Identity theft can happen at any time to anyone. Thieves are very creative and are always looking for new methods to access personal information for their own gain. The information thieves are looking for is not always clear – some things are obvious like Social Security numbers, others are not, like family relationships and insight on your personal life.
Here are 10 important tips to follow for preventing ID theft
1. Only carry what you need - leave extra credit cards, checks and documentation with sensitive information (Social Security Cards) at home when shopping or leaving your home. When carrying Medicare information it is best to carry a copy and black out the first five numbers of the Social Security number which most hospitals will accept.
2. Consider carrying your wallet in your front pocket, in a neck pouch or in a fanny pack on the front of you.
3. Never leave your purse or wallet unattended, even at social or religious gatherings where you feel safe and comfortable - thieves can be lurking anywhere.
4. Keep an itemized list of the cards you do carry on a daily basis along with the check numbers you carry so that if your belongings are stolen you can quickly call and report the stolen cards to the card companies.
5. Before allowing company into your home, always lock up personal information and laptops and log off and shut down your computers.
6. Be especially cautious of using the ATM. Try to always go into the bank, but if you do use an ATM, only use ones that are lit and take your receipt with you and shred it.
7. Deter crime from your home with lighting, radios and televisions. Use timers or motion detectors on outdoor lighting if you can afford it, or leave lighting on at night when you are away.
8. Never give out personal information to someone reaching out to you via phone, email, instant message, text message, door-to-door or through social media. If you receive a call from a company requesting personal information, inform them you will hang up and call their primary company phone number to ensure the call is legitimate.
9. Use secure, non-personal passwords that contain both capital and lower case letters, numbers and unique symbols (!*@$).
10. Be cautious with your generosity - make a charitable giving plan and do not deviate from it. Check out the legitimacy of every charity before giving them your hard earned money.
If your identity has been stolen, the sooner you discover it, the sooner you can take the steps necessary to fix it. Do not let fear, ignorance or embarrasment keep you from doing what you need to do to protect your finances, your property and most importantly, yourself!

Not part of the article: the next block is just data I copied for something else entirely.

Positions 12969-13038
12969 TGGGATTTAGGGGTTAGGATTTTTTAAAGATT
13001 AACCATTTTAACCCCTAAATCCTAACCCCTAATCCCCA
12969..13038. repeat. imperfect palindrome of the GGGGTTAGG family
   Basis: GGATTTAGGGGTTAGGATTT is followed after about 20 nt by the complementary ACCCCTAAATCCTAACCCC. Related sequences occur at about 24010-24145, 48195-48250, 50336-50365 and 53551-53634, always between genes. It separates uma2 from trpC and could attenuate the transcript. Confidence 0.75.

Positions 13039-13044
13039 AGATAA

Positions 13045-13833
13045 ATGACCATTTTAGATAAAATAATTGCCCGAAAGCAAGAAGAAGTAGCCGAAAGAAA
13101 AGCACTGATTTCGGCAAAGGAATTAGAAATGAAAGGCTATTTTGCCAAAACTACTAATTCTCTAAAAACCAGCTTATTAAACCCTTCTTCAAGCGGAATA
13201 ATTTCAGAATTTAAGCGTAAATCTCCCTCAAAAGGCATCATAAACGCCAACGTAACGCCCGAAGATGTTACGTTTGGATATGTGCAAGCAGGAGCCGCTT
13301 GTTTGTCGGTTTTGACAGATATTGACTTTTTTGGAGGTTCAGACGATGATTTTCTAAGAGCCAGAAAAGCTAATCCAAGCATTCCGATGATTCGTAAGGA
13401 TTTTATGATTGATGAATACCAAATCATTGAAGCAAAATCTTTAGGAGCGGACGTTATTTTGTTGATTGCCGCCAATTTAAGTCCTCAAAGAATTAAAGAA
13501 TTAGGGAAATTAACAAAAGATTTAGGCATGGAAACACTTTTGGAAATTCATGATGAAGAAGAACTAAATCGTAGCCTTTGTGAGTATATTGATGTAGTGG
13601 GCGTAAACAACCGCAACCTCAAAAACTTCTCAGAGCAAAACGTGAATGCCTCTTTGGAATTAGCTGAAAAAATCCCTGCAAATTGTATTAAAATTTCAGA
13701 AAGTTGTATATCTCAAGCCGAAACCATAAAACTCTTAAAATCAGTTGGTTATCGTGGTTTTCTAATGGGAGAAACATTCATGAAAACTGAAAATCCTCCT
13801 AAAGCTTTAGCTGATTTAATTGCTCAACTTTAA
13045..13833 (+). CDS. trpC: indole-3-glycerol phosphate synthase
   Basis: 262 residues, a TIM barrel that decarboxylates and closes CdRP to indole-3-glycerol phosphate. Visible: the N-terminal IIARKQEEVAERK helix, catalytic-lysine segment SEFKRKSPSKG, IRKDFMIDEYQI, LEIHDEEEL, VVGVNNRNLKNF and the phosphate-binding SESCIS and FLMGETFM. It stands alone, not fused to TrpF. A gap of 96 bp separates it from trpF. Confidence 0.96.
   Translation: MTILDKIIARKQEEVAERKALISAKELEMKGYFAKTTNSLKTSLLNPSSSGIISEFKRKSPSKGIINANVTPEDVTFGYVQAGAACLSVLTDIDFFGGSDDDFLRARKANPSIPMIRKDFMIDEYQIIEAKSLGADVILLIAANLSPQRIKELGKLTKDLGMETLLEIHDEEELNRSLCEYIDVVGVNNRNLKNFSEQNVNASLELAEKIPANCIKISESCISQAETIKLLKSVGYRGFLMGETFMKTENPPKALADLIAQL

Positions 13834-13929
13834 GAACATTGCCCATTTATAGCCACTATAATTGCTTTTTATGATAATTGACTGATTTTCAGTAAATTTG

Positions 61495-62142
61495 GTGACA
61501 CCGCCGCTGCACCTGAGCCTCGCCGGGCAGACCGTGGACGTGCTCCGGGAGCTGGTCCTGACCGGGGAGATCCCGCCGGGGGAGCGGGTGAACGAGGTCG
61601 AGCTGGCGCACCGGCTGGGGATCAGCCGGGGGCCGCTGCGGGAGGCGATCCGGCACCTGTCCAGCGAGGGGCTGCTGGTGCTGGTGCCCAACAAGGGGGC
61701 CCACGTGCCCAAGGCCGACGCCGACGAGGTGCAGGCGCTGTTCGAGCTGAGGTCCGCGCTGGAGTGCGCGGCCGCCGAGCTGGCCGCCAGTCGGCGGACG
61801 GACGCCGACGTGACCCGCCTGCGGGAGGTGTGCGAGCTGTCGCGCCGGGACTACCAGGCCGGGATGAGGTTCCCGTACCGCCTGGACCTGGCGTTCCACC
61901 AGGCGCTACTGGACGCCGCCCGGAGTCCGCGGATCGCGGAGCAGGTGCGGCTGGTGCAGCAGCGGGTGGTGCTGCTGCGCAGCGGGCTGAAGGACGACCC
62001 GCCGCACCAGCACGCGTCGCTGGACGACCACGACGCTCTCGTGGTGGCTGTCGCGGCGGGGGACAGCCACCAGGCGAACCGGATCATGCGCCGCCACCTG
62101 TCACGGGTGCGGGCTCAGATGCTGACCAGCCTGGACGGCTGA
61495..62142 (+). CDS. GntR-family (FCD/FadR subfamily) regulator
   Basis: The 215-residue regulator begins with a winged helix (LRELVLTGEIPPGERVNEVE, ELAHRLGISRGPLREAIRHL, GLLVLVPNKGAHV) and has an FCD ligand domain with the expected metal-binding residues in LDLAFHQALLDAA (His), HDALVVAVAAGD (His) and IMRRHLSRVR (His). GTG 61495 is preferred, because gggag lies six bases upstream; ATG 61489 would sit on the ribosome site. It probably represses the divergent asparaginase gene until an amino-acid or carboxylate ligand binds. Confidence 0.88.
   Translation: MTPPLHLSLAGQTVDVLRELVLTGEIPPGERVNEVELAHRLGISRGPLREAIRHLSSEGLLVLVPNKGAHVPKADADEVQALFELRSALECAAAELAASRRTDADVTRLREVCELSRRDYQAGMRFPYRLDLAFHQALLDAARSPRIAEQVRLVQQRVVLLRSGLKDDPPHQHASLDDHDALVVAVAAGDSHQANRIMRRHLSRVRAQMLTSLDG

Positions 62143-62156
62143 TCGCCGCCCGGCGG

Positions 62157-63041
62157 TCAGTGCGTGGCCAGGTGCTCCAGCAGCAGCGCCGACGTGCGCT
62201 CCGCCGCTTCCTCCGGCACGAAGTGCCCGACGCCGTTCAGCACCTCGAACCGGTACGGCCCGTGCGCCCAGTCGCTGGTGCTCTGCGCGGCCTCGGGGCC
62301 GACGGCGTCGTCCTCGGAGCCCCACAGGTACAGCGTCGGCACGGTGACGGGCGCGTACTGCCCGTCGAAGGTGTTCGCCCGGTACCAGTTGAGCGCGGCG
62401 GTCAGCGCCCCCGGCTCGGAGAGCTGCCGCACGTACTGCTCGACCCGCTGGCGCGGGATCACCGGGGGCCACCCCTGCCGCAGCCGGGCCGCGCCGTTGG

What victims should do next
1. Let all of your creditors know that your ID has been stolen. Be sure to keep track of who you talked to, when you talked to them and their job titles, and phone numbers. Remember, the sooner you notice and report any discrepencies on your accounts, the easier it is to dispute them.
2. Close your accounts. Send confirmation that you are closing your accounts in writing, by certified mail, return receipt requested. Keep copies of everything.
3. When you open new accounts, put passwords on them (do not use a password that relates back to personal information that someone can guess).
4. Contact the issuing agency of any IDs that were taken - driver's license, state ID, employment ID. Do not just cancel and replace, ask the agency to put a caution or flag on your file so nobody else can get replacements.
5. File a police report and make copies of that report to send to your creditors. Do this in person rather than using an automated report. If your police department deos not take identity theft reports, ask to file a "Miscellaneous Incident Report." If you are still unable to file a report, contact your state Attorney General to find out exactly what your state law is in regards to identity theft.
6. Find out from each creditor just what it is you need to do to clear up the mess, and then do it, keeping track of everyone you talk to and everything you do.
7. Once all the disputed charges have been taken off your accounts and everything is resolved, have those companies send you a letter that states in writing that the disputed accounts are closed and the fraudulent debts discharged. File and keep copies of these letters to use if this erroneaous information reappears on your credit report.
8. Follow up to make sure everything has been taken care of and keep checking your accounts regularly.
9. Report the theft or fraud to the three major credit bureaus. Have them place a fraud alert on your account so that new lines of credit cannot be opened without explicit confirmation by you.
10. Do not fall for so-called credit repair scams. The only information that can be removed from your credit report is inaccurate information, and that is something you can do for yourself. D
Download handouts from this post.
The Story You Won't See on Law & Order: Why Elders Are Targets for Scams and Financial Abuse, presented by Hazel Heckers, Victim Advocate for the Colorado Bureau of Investigation.
Blog posting provided by Society of Certified Senior Advisors